But, boy howdy, was I miserable. Oh, and did I mention? Tired, tired, tired.
 
About three weeks ago, I found myself returning to the same refrain of despair after a brief detour. I had gone through a tailspin preparing for a series of interviews for a job opportunity that would have helped me approach self-sustaining. After the dizzying crash when it was offered to one of the other two candidates (the one with 14 years of experience in a field to which I have just returned, so who can blame them?), I brushed myself off, got back to the grind, and heard the mean little voice I had heard at least four thousand times before:
 
No one is coming for me.
 
For two years, this message has left me bereft.
 
But on this day, I woke up. Something sounded different. I looked that voice right in the eye. “Say that again. A little louder.”
 
No one is coming for me.
 
A key turned in a lock. The whole mechanism of my understanding slipped into alignment, and the door fell open.
 
No one is coming for me!
 
I am off the hook! I do not have to keep waiting for vague fantasies of rescue to come pulsing to life. No one is coming. It’s all me, and I get to do this in any way I see fit. No more clutching, grasping, longing, and struggling to endure this in order to get to that.
 
What a relief!
 
The reason I am stuck is not because I do not work hard enough. The reason I am stuck is because I am stuck. The only way to get un-stuck is to lift the needle, remove the worn-out composition, and replace it with music more to my liking.
 
I am ready to make my own happy.
 
I understand that “happy” is not a steady state nor is it a fixed target. I also know that whatever form it takes, it is an ingredient required for that elusive success I feel is so far out of my grasp. Without a little pleasure, I am just stuck in the same groove. Revolve, skip, repeat.
 
Depression, exhaustion, and a worst-case-scenario mindset have done far more damage than all of my professional and relational decisions combined. Or, another way to say it is this: feeling bad makes the universe of options constrict so completely that I make poor, short-sighted choices. And I generally choose inertia over bold steps.
 
So, “happy” may be an insufficient condition for getting un-stuck, but it is certainly necessary. Career success, inspiration, intimacy, and health all demand this one thing. Not harder work, no. I have been working myself hollow. Instead, it is throwing open the curtains and maybe humming a little good-morning tune.
 
Zippety-doo-dah.
 
That’s how this all started. I decided to right then and there to quit kvetching and start taking in the good, as Rick Hanson advises. It was a simple decision to begin the daily practice of seeking out a more positive, loving perspective. To calm my reactions and smile the tension down. I figured that doing this with any intention would require turning the good experiences over in my mind, rolling them around the tongue. First, seek moments of engagement, then collect them, and finally, describe them.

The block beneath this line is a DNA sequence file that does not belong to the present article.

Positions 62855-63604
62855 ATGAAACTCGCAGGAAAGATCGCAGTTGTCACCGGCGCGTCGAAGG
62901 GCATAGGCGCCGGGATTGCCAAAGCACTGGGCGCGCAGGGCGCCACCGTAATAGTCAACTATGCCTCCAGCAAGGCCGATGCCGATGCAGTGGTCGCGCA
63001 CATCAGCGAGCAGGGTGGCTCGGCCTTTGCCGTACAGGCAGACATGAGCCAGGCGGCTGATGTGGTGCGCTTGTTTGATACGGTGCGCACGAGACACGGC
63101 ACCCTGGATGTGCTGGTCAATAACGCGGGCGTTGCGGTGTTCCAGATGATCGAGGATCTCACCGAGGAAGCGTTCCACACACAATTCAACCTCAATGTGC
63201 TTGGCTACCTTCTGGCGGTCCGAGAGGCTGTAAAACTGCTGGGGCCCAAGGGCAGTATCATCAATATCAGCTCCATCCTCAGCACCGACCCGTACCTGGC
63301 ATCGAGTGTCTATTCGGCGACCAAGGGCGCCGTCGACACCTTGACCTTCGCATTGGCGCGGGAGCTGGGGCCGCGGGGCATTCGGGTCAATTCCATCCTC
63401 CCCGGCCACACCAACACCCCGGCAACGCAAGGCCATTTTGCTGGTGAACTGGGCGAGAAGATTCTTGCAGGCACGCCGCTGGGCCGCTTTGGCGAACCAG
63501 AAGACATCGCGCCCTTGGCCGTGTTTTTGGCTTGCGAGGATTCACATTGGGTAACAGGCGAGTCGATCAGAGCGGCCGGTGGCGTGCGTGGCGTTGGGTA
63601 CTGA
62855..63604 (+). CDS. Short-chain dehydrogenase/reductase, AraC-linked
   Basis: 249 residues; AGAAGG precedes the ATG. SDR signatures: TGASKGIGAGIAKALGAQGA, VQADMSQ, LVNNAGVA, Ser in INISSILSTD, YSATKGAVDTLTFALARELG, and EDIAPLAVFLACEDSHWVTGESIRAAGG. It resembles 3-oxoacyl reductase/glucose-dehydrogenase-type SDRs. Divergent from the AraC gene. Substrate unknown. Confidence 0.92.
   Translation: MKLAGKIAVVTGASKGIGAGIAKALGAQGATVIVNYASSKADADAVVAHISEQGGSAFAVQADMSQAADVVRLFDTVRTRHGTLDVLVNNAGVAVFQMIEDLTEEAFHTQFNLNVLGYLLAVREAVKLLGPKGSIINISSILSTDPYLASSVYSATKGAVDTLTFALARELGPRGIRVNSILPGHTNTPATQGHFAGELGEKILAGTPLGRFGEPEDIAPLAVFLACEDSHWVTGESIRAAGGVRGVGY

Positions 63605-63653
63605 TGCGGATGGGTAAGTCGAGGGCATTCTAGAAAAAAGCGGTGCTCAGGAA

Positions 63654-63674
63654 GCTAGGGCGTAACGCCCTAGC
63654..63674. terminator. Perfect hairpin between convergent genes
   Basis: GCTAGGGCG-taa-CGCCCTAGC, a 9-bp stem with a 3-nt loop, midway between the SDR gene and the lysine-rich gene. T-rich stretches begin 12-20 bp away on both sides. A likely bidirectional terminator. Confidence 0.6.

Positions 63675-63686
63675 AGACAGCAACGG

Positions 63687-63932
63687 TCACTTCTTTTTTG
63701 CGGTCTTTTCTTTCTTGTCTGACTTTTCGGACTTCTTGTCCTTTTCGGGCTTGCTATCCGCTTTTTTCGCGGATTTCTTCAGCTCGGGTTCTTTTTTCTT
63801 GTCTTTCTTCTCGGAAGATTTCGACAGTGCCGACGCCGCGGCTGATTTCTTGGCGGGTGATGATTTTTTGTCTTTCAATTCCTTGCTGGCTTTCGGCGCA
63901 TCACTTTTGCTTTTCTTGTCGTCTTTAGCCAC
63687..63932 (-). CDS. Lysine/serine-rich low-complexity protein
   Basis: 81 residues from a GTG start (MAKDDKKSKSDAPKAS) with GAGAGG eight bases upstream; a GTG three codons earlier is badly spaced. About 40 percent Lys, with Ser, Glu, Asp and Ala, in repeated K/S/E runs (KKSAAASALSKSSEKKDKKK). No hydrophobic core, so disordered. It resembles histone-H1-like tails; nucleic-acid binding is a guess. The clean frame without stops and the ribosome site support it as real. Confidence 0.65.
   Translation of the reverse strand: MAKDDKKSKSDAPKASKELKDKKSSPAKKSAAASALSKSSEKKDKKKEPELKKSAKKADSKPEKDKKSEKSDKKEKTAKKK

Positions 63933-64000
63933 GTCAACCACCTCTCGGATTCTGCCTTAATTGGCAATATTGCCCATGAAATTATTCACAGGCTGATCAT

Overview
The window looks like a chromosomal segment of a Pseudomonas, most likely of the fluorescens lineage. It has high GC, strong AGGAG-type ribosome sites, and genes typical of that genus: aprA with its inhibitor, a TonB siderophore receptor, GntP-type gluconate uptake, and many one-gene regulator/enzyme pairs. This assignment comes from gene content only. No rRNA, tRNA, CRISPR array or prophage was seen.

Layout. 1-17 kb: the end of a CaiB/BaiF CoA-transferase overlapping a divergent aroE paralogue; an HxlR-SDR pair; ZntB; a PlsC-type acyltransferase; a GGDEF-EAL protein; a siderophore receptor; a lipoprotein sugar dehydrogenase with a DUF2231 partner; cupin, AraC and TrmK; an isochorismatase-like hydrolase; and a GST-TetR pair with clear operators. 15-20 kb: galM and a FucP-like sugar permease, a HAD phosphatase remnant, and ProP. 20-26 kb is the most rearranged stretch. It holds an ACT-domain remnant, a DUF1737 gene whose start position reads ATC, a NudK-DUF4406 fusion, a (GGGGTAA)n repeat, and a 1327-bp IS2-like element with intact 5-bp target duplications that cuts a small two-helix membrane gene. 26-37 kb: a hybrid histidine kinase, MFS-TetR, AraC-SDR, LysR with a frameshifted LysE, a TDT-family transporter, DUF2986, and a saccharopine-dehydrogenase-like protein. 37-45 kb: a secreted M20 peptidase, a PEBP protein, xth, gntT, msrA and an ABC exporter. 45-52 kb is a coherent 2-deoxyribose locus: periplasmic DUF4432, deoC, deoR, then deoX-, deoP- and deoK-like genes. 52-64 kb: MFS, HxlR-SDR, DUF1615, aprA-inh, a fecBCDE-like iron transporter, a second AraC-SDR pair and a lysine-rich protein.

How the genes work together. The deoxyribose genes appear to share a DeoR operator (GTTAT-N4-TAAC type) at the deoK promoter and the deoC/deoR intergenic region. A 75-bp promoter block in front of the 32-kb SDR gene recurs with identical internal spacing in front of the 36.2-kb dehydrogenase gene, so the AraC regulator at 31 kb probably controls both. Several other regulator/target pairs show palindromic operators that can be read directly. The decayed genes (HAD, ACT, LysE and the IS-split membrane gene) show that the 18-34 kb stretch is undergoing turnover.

For these 100 days, I give over to the possibility of neuroplasticity, and let these practices do what they can to rebuild the tendencies of this long-suffering brain. This was the promise I made to myself when I wrote that contract with joy.
 
I will let in the light. I will find the new song. I will not shy away.
 
I will write it all down.
 
This final practice, I have discovered, kills two birds with one stone (or plants two trees with one seed, as the case may be), because writing makes me happy. Writing about happy things makes me doubly so.
 
Let the signs come. I may not believe, but I will keep my eyes and ears open. If they do not materialize, well, then, I will just have to go and cobble them together from whatever is on hand. Which is, after all, everything.
 

Happy 100 Days: We the Undersigned

Whereas
in 100 days we will say good
night to this year. We will rise in the dark
January morning to a new
beginning.
 
Whereas
I do not remember
my resolution when this year began. I probably did not
find the courage to make one.
This morning,
the cool light of the equinox
returned it to me.
 
This is my contract
With Joy.
 
The agreement is made and takes effect on September 23, 2012 between myself, hereafter known as “first party” and the creative juice of the universe, hereafter known as “second party.”
 
The provisions of this agreement are as follows:
 
During her tenure, the first party will
Stay alive
stay awake
trust her gut.
Greet her sadness
before letting it blow past,
shake hands with anger
then release her grip.
 
The first party commits
to noticing one beautiful thing
for every one that brings her sorrow,
watching her step
for quicksand
and seeking a way
around.
 
Her service requires
smiling
when her face has forgotten how
glancing at the moon
when she would rather stay blind
speaking gently to herself
as if she already is the woman
she is becoming.
 
The term of this agreement is 100 days and shall be open for re-negotiation on January 1, 2013.
During the aforementioned term, the first party commits to choosing a minimum of 100 moments of happiness.
Each one, a pause:
She will submit a record of one each day
in writing
and when possible, speak
her gratitude for it.
 
For services rendered by the first party,
the second party,
maker of joy, will take care of the quality
of the goods
and the timing
of the deliverables.
The second party provides non-payroll benefits in the form of insurance
against despair.
 
Documentation of service will take the form
of punching the clock and ticking
the box.
One glimpse of beauty each day, a promise
small yet signed in a scratch
of autumn light at this, the first of the last of the year
in which two parties give
over
to a single promise
of renewal.